How Beginners Tailwind

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Does Tailwind truly matter in the world of Pinterest?

We all know that growing your Pinterest is fairly important – particularly in the life of a blogger.

I started Tailwind during late October not too long after I kick start my blog. By December I had over 1,000 views as a part-time blogger – like really part-time.

I remember when I first started trying to grow my Pinterest following, and I pinned all the time, hoping I was doing the right thing. I was super new to Pinterest and had 0 followers. Right now, I have 164 followers and 200K monthly viewers on Pinterest.

Rolling back, I got pretty burned out when my followers and viewers refused to grow. After a week, I decided to opt out the fail plan and skew towards a new path. I read…read…and read.

Here’s what I learned:

Pinterest determines what to show you based on a few things:

High-quality content

Pin consistency of Pinner

Number of Repins a link gets

Related Pins based on Pinning habits

Descriptions in Pins

To sum it up, your Pin cannot be spam, be popular, and the description must be close to accurate.

While Pinning popular content is good, the biggest thing is to Pin consistently. This tells Pinterest’s algorithm that you’re serious about what you’re Pinning, and they reward you for that by sharing you as a recommended board in the Smart Feed. This makes it easy for others to follow you, which in turn makes it more likely that you’ll be shown, and get more followers.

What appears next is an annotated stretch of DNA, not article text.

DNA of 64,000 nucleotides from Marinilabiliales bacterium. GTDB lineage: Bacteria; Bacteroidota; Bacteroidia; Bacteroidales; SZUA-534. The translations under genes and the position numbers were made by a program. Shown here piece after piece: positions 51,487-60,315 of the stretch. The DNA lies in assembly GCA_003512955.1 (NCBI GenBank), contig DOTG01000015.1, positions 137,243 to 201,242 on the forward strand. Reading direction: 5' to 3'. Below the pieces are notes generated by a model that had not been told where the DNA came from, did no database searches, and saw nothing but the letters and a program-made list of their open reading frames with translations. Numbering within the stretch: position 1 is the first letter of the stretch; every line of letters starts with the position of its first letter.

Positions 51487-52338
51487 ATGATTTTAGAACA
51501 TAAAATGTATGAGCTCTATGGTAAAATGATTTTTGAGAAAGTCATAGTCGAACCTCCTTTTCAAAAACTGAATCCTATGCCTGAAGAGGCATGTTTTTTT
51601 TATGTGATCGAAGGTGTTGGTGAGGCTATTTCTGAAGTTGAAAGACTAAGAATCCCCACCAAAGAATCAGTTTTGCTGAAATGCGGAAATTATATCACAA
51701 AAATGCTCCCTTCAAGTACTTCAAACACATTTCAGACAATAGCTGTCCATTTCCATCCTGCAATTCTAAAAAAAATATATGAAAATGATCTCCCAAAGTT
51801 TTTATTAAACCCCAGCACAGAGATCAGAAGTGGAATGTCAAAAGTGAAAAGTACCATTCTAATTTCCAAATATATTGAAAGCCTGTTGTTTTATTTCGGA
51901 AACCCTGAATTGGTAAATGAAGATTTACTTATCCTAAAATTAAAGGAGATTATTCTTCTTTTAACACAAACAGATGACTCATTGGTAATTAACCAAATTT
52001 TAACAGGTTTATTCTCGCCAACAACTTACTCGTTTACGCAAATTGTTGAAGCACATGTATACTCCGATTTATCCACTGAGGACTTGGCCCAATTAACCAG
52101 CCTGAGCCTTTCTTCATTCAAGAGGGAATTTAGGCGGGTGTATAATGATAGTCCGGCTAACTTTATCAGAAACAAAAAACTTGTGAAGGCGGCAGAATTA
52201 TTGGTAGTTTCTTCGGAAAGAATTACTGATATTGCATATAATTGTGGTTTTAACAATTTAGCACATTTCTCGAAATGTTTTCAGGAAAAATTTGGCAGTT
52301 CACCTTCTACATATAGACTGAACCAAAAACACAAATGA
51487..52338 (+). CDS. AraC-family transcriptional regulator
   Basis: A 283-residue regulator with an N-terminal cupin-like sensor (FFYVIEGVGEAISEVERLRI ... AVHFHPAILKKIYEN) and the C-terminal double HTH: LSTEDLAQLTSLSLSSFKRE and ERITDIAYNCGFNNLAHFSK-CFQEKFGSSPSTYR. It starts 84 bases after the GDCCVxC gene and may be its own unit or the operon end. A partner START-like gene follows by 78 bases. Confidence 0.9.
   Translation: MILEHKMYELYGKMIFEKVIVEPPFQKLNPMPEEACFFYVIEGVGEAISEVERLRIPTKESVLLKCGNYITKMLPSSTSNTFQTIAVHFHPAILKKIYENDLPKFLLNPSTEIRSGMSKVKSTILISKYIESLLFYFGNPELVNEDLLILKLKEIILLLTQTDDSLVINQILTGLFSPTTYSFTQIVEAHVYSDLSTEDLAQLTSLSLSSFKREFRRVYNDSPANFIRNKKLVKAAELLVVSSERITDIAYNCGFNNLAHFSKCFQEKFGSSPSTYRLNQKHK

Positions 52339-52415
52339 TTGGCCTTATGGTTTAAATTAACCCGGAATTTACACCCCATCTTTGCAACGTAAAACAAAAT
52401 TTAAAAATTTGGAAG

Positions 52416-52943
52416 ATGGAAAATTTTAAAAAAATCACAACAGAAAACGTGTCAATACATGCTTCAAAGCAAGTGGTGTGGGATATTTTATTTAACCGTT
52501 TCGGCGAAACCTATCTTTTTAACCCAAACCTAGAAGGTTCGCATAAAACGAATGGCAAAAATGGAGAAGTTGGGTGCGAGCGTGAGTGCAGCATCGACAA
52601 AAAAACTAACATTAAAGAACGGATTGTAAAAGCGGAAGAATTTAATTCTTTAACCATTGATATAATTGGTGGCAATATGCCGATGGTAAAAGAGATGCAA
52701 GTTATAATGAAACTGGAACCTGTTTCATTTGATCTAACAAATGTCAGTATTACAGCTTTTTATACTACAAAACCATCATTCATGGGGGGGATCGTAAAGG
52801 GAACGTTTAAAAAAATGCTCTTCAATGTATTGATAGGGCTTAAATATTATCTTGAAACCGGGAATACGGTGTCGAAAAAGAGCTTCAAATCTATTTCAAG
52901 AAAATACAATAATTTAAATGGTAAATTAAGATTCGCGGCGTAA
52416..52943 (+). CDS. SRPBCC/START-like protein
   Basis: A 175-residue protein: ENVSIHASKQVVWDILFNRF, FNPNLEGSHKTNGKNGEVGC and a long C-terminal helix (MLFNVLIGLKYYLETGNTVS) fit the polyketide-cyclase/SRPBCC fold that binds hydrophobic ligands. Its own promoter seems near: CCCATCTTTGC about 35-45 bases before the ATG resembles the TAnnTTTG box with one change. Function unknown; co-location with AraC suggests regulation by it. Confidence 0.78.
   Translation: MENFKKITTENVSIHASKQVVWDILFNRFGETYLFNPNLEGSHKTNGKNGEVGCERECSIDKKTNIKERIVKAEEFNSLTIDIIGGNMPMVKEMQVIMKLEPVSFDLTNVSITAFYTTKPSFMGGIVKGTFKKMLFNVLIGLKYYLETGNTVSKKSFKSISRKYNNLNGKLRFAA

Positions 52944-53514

The best way to grow your account is to start your efforts by focusing on one board. The board can be popular or not – your choice.

A good tool that I found worthwhile to invest your money is – TailwindTailwind lets you set the number of Pins they post for you each day, and you can go onto Pinterest and schedule Pins right from there, so you can do all your Pinning in bulk.

I like to do my Tailwind queue filling every Sunday or Monday – depending on the situation.

Here is the breakdown of how Tailwind will work:

1. Determine how much you’ll want to Pin.

This mean diving in the free trial of Tailwind. Do not purchase Tailwind if you’re not certain whether or not it will help you.

2. Explore Tailwind

You use what works for you. Yes, there are many helpful tools on Tailwind, but it doesn’t mean you have to use everything. Perhaps, using one tool waste too much time – so don’t use it.

The output should be higher than the input. This mean, your time should be rewarded. Don’t waste your time on something that doesn’t work for you.

This is about you.

You.

You.

You.

Now, put that mirror down.

Anyways, for me, Tailwind does make a difference on Pinterest. It makes me Pin only once a week and that’s it. The money I invested in Tailwind saves me time and I can use that time on something else.

My advice is to try it – crappy advice, I know – but it does work.

You won’t know how you feel about something until you try it.

You can’t critique a movie unless you watch it.

You can’t talk sh- about someone you never met.

You can’t discuss a dish unless you taste it.

So, go give Tailwind a shot and tell me how it works for you!

Happy Pinning!